Wednesday, June 27, 2012
Policymakers and politicians, in CT and across the country, are eagerly awaiting/dreading tomorrow’s Supreme Court ruling on the Affordable Care Act. We’ve outlined a few possible scenarios and the potential impact on CT. All scenarios have an upside, and there is a way through for every possibility. No matter the decision, we are much farther along than before the ACA. Everyone is affected by rising costs, growing un/underinsurance, and lagging quality of care. And more importantly, after the ACA debates, virtually everyone understands that. A lot of important reforms happening now in CT are independent of the ACA and will likely continue. We can continue our momentum for reform. The status quo is no longer acceptable to anyone.
Tuesday, June 19, 2012
Yesterday’s Hartford Courant editorial voiced disappointment that the legislature and administration could not agree to add consumer and small business voices to the CT Health Insurance Exchange Board this session. The editorial notes that a bill adding a significant number of both voices passed the House but stalled in the Senate. The editorial notes both the need for the expertise of consumers and the perception that the lack of balance will taint the Board’s work with suspicion.
Friday, June 15, 2012
CT thoughtleaders gave our state’s health insurance exchange a C grade again this month. For overall reform CT earned a C+ this month. CT’s reform efforts have not varied much over the last four months, earning a C or C+ in each Thoughtleader Survey. CT also earned a C+ for effort this month, as in the past. This month patient-centered medical homes were the highest rated at a B. Engaging Consumers in Policymaking continued to lag other areas, earning only a D grade. Themes among thoughtleader suggestions to improve progress include engaging consumers and small businesses in policymaking, and fostering collaboration, cooperation and respect. The Thoughtleader Survey is part of the CT Health Policy Project’s Health Reform Dashboard project at www.cthealthreform.org.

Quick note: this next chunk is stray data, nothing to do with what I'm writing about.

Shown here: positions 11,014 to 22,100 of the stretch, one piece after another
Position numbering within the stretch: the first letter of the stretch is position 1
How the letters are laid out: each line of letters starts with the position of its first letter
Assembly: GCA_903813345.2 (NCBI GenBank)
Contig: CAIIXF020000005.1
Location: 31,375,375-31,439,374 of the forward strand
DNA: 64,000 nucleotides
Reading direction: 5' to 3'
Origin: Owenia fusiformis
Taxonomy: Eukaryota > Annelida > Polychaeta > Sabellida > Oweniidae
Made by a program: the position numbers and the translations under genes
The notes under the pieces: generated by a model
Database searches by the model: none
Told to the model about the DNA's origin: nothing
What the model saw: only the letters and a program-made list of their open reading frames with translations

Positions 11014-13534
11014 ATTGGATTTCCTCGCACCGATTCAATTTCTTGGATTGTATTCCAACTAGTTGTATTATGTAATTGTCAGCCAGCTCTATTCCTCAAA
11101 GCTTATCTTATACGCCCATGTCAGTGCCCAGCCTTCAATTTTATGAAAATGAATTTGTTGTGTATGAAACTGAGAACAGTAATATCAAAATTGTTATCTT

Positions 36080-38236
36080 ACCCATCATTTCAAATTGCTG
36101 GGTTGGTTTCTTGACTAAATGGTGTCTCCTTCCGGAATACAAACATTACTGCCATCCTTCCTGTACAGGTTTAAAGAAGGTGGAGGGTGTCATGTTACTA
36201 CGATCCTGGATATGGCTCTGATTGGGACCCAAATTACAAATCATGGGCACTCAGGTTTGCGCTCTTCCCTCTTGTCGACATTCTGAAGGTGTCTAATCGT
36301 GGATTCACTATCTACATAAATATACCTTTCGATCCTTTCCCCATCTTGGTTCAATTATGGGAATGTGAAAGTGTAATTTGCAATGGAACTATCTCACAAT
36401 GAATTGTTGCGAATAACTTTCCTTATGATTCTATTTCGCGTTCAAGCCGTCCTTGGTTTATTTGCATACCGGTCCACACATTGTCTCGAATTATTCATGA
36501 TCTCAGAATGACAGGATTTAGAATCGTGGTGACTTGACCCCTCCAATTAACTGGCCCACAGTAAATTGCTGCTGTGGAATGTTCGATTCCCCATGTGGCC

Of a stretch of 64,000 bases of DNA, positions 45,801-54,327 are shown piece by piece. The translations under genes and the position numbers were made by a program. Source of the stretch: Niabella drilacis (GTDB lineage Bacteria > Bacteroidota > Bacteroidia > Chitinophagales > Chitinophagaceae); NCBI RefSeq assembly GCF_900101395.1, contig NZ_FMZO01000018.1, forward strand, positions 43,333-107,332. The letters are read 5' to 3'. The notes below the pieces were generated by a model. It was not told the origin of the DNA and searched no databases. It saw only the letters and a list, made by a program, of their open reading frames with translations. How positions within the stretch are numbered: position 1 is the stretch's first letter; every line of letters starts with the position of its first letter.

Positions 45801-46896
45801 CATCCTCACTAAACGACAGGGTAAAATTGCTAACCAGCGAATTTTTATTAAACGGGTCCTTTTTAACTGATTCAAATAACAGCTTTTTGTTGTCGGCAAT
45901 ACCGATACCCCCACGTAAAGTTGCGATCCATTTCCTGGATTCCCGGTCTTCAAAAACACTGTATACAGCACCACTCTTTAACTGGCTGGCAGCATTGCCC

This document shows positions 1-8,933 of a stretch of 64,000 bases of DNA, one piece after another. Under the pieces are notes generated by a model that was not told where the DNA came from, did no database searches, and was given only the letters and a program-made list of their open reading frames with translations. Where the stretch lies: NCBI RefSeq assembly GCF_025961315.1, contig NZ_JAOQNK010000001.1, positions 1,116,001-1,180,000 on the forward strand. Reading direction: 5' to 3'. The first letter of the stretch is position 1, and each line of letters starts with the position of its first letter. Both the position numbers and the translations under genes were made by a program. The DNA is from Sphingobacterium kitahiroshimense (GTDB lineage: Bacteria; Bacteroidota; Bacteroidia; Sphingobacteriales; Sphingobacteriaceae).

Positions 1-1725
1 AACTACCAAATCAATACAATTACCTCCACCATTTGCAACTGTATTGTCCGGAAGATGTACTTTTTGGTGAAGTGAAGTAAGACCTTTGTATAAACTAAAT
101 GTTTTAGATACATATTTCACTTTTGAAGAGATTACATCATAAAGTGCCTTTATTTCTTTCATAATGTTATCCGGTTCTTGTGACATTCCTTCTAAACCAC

Wednesday, June 13, 2012
Budget implementer legislation passed late yesterday included only a provision to give the State Health Care Advocate a vote on the CT Health Insurance Exchange Board. The bill did not add any independent consumer or small business members. While the Health Care Advocate is a respected and valued member, she serves at the pleasure of the Governor. Consumers will still have no independent voice on a board dominated by insurance interests and charged with deciding what health insurance options will be available on the Exchange. Furthermore, without real consumer membership, the Exchange Board does not comply with federal regulations. Despite legislation passed last year prohibiting any Board member affiliated with the insurance industry, three current members have only insurance experience. The vote is particularly disappointing in light of the unanimous and bipartisan approval by the House in the regular legislative session of a bill that would have added two new consumer members, as well as two small business representatives. It is hard to understand why the inclusion of consumers and small business members continues to be such a problem given the broad support among rank and file lawmakers. Ellen Andrews
Monday, June 11, 2012
A great Health Affairs blog by Sonya Schwartz, of the National Academy for State Health Policy, outlines the likely impact on active states, like CT, of various Supreme Court ACA scenarios. She uses a Richter Scale of impact from 2.0 if the entire ACA is upheld to 8.0 if the entire law is invalidated. It is one of the more readable, but substantive, analyses I’ve seen.
Friday, June 8, 2012
Today HHS announced approval of HealthyCT’s CO-OP application to develop a new non-profit insurance company for CT consumers. The federal $75.8 million loan is meant to cover start up costs and reserve funds for the new insurer. The CO-OP opportunity (Consumer Operated and Oriented Plan)was created in the national health reform Affordable Care Act, to foster more competitive markets and develop non-profit, consumer-driven insurance options. The HealthyCT model and application focus on improving the quality, coordination and continuity of care for the citizens of Connecticut, primarily in the individual and small group markets. HealthyCT plans to offer high-quality, coordinated medical care with strong physician-patient relationships at its foundation and encourage the use of patient-centered medical homes. HealthyCT was sponsored by two CT physician organizations – the CT State Medical Society and the CSMS IPA, but will be open to providers willing to work with HealthyCT and meet established criteria. As a non-profit health insurer, any surplus funds will go back into the plan to help keep premiums stable and improve the quality of care.
Sunday, June 3, 2012
CT has jumped ahead in progress in health reform to 13.8% of the tasks completed, according to the June CT Health Reform Dashboard. This is up from 12.1% last month. While we are closing in on the major January 1, 2014 deadline for many reforms, much remains to be done. At this rate, it will take 4.2 years to achieve reform – down from 5.6 years last month. The dashboard can be found at www.cthealthreform.org.